I have my first meeting with a seller this Saturday to get my first property under contract. I have no idea on what to expect or what he expects from me. Is there anything special i should do or say. I don't want my age to scare them off. So any pointers would be much appreciated...
Great on taking action. Without knowing the details of the property and how you are purchasing it it is hard to give sound advice, but here goes.
Before you leave your house you need to know the following about the opportunity:
- what is the value of the house your are buying?
- What does the sellers owe on the house, will he/she take what is owed?
- Are there any repairs needed to house and cost of those repairs
- What is the ARV (after repaired value) of home, if repairs.
- How are you buying the property - land contract (seller financing), subject to, new loan etc.
- And finally what is your exit strategy - long-term rental, flip, wholesale, or fix and sell, or live in.
With these items above the offer writes itself, or at least one comes out front.
Hope that helps, need more help just let me know.
P.S. They are just as scared/nervous as you are!
Thank you so much for your reply, i really appreciate it...
Not to sure of value but house sold for $57,000 back in 2013
Seller owes nothing on house, all taxes are up to date
No repairs needed on the inside but outside needs a couple vinyl siding panels put back up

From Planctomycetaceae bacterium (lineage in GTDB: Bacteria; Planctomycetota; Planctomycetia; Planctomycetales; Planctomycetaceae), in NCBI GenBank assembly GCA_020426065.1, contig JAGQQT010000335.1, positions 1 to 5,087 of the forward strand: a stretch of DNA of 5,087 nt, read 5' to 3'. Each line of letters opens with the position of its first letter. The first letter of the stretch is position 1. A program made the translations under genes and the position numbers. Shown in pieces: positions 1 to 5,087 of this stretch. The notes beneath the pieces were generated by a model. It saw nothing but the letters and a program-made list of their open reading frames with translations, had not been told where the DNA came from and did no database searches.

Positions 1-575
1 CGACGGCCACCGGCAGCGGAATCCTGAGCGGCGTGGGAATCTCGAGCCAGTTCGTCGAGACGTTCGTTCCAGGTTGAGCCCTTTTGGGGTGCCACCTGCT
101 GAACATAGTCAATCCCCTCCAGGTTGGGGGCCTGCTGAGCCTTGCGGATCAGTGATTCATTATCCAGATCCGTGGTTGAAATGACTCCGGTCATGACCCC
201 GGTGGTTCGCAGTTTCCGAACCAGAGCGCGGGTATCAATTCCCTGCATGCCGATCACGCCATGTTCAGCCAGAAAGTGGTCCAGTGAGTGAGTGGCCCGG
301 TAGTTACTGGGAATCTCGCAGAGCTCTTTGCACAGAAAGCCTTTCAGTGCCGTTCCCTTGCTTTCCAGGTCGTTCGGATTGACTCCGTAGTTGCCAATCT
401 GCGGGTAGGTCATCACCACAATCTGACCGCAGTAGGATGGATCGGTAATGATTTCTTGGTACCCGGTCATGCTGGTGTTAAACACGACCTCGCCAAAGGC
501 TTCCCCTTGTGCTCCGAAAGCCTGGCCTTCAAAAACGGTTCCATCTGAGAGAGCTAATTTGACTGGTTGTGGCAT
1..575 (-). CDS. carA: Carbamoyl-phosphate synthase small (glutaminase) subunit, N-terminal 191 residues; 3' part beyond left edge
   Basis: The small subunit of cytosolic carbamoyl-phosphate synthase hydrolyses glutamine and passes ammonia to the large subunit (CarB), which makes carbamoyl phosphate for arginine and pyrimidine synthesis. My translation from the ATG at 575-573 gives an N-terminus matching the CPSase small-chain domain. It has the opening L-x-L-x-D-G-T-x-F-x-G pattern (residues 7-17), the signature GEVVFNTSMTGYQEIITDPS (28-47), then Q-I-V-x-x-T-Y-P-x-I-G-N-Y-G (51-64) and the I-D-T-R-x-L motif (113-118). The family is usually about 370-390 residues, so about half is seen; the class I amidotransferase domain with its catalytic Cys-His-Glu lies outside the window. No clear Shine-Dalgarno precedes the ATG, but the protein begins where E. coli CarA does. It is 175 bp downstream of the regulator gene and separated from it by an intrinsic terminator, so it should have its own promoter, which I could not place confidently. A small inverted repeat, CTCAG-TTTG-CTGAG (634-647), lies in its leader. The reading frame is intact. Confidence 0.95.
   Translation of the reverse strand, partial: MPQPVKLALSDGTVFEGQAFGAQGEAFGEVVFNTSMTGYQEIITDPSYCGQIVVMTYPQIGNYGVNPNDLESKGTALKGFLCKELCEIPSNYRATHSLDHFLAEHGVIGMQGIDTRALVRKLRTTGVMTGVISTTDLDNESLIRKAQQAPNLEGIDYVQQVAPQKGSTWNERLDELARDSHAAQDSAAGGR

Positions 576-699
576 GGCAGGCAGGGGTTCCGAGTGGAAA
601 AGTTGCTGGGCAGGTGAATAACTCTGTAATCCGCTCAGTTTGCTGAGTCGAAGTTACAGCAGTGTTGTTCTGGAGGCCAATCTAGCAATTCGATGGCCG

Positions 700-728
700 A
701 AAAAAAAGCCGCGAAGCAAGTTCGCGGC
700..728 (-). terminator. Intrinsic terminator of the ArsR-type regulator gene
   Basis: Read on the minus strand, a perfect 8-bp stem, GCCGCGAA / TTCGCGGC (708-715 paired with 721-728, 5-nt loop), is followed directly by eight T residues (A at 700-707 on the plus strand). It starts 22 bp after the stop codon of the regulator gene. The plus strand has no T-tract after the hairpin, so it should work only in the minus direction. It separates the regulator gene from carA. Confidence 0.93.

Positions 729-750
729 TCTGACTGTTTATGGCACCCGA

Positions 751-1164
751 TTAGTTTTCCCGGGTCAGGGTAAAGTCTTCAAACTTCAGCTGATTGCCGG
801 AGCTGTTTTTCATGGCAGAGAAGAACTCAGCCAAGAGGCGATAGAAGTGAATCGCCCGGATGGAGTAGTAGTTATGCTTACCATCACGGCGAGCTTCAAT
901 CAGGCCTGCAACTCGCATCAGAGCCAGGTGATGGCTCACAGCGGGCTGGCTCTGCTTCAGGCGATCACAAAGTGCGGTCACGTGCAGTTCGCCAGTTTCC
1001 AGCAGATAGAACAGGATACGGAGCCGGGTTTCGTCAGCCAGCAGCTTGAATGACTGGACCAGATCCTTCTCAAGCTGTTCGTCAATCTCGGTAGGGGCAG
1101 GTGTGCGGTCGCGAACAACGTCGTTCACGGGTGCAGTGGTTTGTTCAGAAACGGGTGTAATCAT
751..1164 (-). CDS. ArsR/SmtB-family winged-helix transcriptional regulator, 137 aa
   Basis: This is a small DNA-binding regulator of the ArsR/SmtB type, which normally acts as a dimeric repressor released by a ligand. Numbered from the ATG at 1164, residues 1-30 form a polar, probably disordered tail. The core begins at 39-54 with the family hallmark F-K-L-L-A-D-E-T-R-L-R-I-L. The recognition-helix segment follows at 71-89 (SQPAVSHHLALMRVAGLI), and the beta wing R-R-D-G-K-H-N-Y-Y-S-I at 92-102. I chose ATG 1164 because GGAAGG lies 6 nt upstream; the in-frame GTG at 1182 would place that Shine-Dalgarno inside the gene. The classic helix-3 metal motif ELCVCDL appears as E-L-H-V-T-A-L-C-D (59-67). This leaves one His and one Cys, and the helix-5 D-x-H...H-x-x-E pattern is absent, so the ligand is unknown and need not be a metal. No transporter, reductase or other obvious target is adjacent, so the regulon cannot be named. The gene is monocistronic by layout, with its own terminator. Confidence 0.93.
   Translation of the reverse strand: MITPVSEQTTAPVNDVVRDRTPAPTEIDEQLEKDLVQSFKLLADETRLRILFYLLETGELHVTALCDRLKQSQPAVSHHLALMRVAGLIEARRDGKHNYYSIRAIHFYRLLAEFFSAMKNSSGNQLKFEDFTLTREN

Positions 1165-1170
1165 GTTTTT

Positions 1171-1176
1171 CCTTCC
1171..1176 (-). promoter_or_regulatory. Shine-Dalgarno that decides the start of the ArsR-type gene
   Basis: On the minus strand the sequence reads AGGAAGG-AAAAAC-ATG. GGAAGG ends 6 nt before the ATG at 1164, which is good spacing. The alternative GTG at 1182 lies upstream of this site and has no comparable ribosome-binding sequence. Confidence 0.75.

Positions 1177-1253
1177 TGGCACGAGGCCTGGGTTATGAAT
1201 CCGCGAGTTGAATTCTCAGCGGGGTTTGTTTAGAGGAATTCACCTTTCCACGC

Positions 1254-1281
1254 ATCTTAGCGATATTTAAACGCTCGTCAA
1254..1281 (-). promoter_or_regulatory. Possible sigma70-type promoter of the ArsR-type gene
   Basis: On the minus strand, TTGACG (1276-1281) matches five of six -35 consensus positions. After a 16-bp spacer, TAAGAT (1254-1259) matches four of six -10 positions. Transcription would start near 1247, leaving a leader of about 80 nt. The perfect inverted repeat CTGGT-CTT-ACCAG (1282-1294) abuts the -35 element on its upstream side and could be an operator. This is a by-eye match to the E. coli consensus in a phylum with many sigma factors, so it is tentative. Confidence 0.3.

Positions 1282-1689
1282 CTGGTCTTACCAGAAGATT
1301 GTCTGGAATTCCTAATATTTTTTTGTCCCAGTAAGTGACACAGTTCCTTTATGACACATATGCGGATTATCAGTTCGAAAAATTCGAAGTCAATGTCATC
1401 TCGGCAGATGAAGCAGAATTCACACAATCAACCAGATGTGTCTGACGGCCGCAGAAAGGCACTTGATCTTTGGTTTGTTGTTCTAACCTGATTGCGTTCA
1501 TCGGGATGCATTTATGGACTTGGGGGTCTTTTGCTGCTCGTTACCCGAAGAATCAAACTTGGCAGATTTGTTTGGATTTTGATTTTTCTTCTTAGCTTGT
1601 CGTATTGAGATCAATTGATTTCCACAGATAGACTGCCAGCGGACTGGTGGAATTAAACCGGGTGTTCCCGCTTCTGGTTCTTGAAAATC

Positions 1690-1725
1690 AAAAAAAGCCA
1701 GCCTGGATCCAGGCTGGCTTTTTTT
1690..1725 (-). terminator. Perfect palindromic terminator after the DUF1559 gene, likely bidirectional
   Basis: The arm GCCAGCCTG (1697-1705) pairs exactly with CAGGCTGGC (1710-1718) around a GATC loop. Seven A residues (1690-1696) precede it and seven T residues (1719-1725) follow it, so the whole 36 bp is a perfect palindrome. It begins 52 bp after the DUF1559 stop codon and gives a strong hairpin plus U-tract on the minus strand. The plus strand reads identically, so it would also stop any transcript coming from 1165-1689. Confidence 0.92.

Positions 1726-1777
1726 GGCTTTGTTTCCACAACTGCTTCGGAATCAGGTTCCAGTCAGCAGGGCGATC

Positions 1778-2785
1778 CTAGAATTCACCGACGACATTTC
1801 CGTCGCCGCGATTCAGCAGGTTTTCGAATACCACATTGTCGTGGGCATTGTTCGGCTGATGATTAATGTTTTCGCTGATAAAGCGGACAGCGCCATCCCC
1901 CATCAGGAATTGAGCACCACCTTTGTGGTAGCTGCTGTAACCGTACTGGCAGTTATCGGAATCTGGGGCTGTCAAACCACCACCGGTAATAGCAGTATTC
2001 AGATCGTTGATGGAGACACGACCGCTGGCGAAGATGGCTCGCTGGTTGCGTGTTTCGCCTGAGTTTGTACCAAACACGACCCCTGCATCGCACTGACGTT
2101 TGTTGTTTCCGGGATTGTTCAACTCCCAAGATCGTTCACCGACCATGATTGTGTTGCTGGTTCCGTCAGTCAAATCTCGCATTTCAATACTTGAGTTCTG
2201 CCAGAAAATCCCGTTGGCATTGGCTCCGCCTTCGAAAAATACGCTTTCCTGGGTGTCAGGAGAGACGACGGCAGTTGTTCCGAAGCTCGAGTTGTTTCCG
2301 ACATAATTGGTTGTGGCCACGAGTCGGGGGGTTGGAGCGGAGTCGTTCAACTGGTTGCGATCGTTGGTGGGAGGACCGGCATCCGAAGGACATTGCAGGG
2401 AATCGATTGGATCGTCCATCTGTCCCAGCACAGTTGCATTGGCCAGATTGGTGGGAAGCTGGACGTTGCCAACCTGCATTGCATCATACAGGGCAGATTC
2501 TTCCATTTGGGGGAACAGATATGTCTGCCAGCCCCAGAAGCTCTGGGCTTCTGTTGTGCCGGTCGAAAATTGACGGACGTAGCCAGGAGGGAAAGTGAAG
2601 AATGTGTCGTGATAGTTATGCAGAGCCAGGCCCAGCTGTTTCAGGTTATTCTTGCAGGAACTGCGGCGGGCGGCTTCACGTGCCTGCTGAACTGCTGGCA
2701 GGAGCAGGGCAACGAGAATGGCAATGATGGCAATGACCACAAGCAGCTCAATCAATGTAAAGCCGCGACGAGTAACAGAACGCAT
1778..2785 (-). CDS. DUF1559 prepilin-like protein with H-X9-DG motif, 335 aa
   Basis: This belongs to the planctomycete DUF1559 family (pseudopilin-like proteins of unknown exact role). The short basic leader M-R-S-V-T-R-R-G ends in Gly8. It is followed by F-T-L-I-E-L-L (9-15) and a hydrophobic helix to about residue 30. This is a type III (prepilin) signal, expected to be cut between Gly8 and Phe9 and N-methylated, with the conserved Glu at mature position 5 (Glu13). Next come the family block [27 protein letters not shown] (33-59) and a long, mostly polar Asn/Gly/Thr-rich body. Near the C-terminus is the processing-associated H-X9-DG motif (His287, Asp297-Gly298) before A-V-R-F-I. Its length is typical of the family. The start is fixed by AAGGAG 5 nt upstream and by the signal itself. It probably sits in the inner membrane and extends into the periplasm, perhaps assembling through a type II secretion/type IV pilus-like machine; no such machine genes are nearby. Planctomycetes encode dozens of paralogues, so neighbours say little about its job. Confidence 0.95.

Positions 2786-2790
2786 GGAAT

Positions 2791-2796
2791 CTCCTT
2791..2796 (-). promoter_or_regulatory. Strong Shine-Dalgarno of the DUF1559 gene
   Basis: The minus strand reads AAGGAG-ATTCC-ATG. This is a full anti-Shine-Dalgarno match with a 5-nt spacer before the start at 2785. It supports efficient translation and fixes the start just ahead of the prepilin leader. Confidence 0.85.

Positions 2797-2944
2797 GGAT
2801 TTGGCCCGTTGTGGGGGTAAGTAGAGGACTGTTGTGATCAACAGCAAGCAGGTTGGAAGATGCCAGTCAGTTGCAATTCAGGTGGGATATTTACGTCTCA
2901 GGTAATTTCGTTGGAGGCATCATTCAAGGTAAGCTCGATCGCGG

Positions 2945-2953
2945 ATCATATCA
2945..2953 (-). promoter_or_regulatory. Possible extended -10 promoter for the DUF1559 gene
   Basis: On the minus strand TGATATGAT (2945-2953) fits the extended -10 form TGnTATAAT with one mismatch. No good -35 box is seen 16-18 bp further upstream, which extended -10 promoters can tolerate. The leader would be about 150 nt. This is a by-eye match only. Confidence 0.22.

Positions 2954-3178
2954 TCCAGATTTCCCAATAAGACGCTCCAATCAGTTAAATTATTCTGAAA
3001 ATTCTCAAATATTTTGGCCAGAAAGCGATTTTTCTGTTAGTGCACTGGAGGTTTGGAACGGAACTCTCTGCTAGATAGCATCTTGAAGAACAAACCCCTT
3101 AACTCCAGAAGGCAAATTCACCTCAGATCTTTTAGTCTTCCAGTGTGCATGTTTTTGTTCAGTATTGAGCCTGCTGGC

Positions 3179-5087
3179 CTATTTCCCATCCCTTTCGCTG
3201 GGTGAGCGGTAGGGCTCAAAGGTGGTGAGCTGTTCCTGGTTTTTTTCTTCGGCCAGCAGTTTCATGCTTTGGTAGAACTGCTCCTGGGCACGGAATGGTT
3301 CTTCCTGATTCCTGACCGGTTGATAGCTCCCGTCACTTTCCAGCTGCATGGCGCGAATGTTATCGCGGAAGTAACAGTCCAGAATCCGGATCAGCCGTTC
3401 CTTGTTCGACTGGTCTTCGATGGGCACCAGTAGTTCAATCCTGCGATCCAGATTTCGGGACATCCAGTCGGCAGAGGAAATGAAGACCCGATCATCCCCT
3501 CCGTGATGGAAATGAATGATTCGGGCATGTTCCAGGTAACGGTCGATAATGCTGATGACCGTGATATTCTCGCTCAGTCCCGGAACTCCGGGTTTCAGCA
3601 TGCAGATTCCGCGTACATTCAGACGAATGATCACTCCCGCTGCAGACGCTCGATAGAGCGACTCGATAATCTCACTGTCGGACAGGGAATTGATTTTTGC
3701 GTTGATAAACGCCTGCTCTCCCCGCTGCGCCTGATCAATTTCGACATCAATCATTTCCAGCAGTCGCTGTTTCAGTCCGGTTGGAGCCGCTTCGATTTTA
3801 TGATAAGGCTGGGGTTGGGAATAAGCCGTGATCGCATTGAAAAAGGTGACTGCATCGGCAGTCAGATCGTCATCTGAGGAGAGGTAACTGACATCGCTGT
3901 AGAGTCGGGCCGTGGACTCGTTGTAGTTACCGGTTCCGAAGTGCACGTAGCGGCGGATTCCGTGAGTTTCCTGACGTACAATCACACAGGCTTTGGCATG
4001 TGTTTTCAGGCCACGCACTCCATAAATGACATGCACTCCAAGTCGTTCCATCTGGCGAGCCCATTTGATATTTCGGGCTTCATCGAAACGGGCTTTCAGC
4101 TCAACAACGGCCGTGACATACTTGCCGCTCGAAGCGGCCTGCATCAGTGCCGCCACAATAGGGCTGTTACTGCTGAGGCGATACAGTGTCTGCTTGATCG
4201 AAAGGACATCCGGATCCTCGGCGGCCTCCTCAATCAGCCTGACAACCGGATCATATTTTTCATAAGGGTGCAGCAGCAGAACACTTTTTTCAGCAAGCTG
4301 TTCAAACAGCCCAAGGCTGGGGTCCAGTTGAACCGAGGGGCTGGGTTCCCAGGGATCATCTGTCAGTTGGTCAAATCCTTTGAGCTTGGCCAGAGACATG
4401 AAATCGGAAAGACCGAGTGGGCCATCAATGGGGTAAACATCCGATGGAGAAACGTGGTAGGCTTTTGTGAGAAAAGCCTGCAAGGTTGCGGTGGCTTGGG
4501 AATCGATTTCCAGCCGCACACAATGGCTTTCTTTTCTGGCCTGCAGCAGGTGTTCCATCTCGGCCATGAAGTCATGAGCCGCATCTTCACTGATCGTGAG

Zestimate is $81,783
Purchase and Sell Agreement - $0 Earnest Money - 10 days due diligence - 30 days to close
Exit Strategy - I plan on wholesaling/Flipping
Nice house. It looks like it has already been wholesaled to your seller. I mean there is no value add to the house. No repairs that can be used to reduce the price.
To wholesale a opportunity the loan to value (LTV) needs to be below 50%. Right now, with the figures you gave me this house is a 73% LTV. How I got that is take the value of the house ($60K) divided by what it is worth ($81, 783). There is no meat on the bone for a wholesale deal.
Find out why the seller is selling, financial trouble, can't afford etc. I can bet you he/she in another investor just like you and never lived in the home.
When you are looking for opportunities look for the worst one on the block, not the shinny penny, which this one is.
Congrats! Ok, one thing you have to do is reward yourself because you did something right to get them to agree to meet with you! Now getting them under contract with you is the next step and I agree with Pat Gage that the owners are just as "Scared/ Nervous as you are", and I also agree with Pat Gage that you need to have all the details outlined for your eyes only and ready to explain when you meet with them (TELL THEM, LEAD THEM).
You have to let them know that you are well versed in what you are talking about and Jamael you have to be Jamael, fake it until you make it and soon you'll see it's like speaking to any stranger in the grocery store. Remember this, break the ice, don't go in with "I want to put your house under contract" go in with everyday talk, i.e "Thanks for meeting with me today and how's your day going?" and PLEASE, any negative talk that pops in your mind while driving to meet your homeowner, SQUASH it quick and keep it positive.